The Good Daughter: Becoming the Family Caregiver

How a daughter became family caregiver to her aging parents and how elder care redefined the family’s boundaries.

By Katy Butler

Trying on a New Role
Since my father’s stroke, I have supervised my parents’ investments long-distance, and I have assumed legal control of half their money. I fly home when I can and worry when I can’t. I nudge my mother to hire more help. I send my dad letters with drawings in the margins and look forward to the ones he sends back, written in a cramped, spidery hand. Sometimes when I’m visiting from California, tears fill my mother’s eyes and she takes my hand in a soft, unfamiliar way. "If only you lived closer," she says.
For a moment, I wish I could respond like the selfless spinsters I used to read about in Victorian novels — that army of single women without other prospects who stayed home through the long years of their parents’ dying. I can’t do that. I’ve been on my own too long. Yet much to my surprise, and despite the strains, I’m finding the role of dutiful daughter far more gratifying than I ever expected.
I’m grateful I can help. I’m amazed I want to. I am an accidental inheritor of a long tradition of unpaid female altruism, without which most families would collapse when they hit black ice. Yet I want to preserve my own life — my livelihood, my dreams, my friends, my relationship, and my sanity-preserving walks on the mountain. This has meant learning to accept my limits.
For five years, I’ve groped my way through an unmarked landscape between two well-trod pathways for women’s lives. One is the path my mother followed: the ancient tradition of home-centered self-sacrifice, in which such notions as saying no, talking about money, and having boundaries are irrelevant, if not immoral. Then there’s the feminist road I’d taken for nearly 40 years: going out into the world to earn a livelihood, express myself creatively, and live a self-actualized life. But if I followed this path slavishly, I realized, I’d be in danger of denying my deepest emotional bonds. I wouldn’t be able to live with myself.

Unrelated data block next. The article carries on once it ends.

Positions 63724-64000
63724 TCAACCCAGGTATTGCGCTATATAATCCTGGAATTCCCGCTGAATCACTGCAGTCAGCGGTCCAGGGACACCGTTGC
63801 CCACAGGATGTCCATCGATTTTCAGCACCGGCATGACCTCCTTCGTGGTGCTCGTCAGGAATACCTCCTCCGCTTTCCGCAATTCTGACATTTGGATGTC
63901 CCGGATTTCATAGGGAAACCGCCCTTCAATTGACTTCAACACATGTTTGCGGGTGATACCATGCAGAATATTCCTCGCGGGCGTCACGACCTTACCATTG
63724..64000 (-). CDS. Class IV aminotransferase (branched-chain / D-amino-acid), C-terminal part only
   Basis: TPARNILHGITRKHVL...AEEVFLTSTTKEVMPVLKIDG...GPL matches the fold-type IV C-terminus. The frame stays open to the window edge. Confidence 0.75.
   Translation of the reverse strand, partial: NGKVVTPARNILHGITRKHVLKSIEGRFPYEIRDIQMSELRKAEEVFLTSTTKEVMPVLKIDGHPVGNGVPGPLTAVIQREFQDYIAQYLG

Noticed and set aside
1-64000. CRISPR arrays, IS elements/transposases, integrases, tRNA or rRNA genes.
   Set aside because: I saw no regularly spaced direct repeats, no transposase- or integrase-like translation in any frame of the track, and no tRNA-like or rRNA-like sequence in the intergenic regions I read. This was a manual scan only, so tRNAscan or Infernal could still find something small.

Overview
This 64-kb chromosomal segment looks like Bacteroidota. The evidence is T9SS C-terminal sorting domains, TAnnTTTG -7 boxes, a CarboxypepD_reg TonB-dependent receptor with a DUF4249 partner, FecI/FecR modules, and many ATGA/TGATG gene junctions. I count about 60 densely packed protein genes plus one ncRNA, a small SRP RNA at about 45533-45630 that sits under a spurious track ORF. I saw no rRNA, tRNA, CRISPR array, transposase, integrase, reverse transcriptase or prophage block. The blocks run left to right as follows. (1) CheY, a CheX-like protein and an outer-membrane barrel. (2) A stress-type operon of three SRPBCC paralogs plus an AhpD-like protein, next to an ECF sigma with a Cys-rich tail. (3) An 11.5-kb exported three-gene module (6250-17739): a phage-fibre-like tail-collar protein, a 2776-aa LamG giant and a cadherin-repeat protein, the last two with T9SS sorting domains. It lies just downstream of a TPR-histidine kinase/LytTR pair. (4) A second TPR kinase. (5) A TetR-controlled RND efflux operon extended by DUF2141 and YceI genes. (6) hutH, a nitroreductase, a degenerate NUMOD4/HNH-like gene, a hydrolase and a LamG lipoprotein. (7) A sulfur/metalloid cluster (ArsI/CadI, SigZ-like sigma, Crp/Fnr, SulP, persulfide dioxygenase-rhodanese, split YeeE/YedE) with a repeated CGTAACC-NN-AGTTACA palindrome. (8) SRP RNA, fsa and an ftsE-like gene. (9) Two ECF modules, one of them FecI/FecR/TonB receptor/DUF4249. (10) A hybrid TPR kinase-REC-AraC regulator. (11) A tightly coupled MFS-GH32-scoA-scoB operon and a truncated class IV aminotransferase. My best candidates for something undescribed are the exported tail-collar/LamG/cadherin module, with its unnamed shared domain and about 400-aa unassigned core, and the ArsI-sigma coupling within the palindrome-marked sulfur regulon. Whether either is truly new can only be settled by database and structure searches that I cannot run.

No fairy tale of filial devotion and no image in my storehouse of cultural cliches can guide me. I’ve had to learn when to say yes, when to say no, when to ask for help, and when to draw the line.
The Perils of Aiming for Sainthood
Being assertive wasn’t hard for me when, nearly 30 years ago, I helped crash the gender barrier on a city newspaper. Nor did I have trouble speaking out when I walked picket lines, negotiated raises, and participated in give-and-take with my editors. But when it came to family, my backbone melted.
My yeses, at first, brought enormous rewards. Visiting home the year after the stroke, I found my father sitting in the living room, stripped of all the markers of his professional adulthood. Gone were his wallet, his belt, his car keys, his watch, and the ID from the university where he used to teach. I quietly took him on a drive to check out local swimming pools, signed him up with a community van service, and bought him a waterproof plastic watch. By the time I packed to leave two weeks later, he was taking the van to the pool three mornings a week and doing water aerobics on his own. On my last day there, as I swam laps and he did his water walking at the shallow end, he looked over and said to me, "This is something I could really come to enjoy." He looked at his wrist. "It’s so nice having a watch."
That moment was more important to me than most of the articles I’ve written, more valuable than every plaque and hunk of engraved crystal that bears my name. My self-confidence took a leap, and so did my capacity for unconditional love.
In my teenage years and beyond, my mother had frequently called me selfish, and I’d been perplexed and cut to the quick. But I’d gone on to live much of my adult life as a single, childless career woman who loved her solitude, and I worried that my mother’s accusation was right. Now I had become the family heroine. I liked that.

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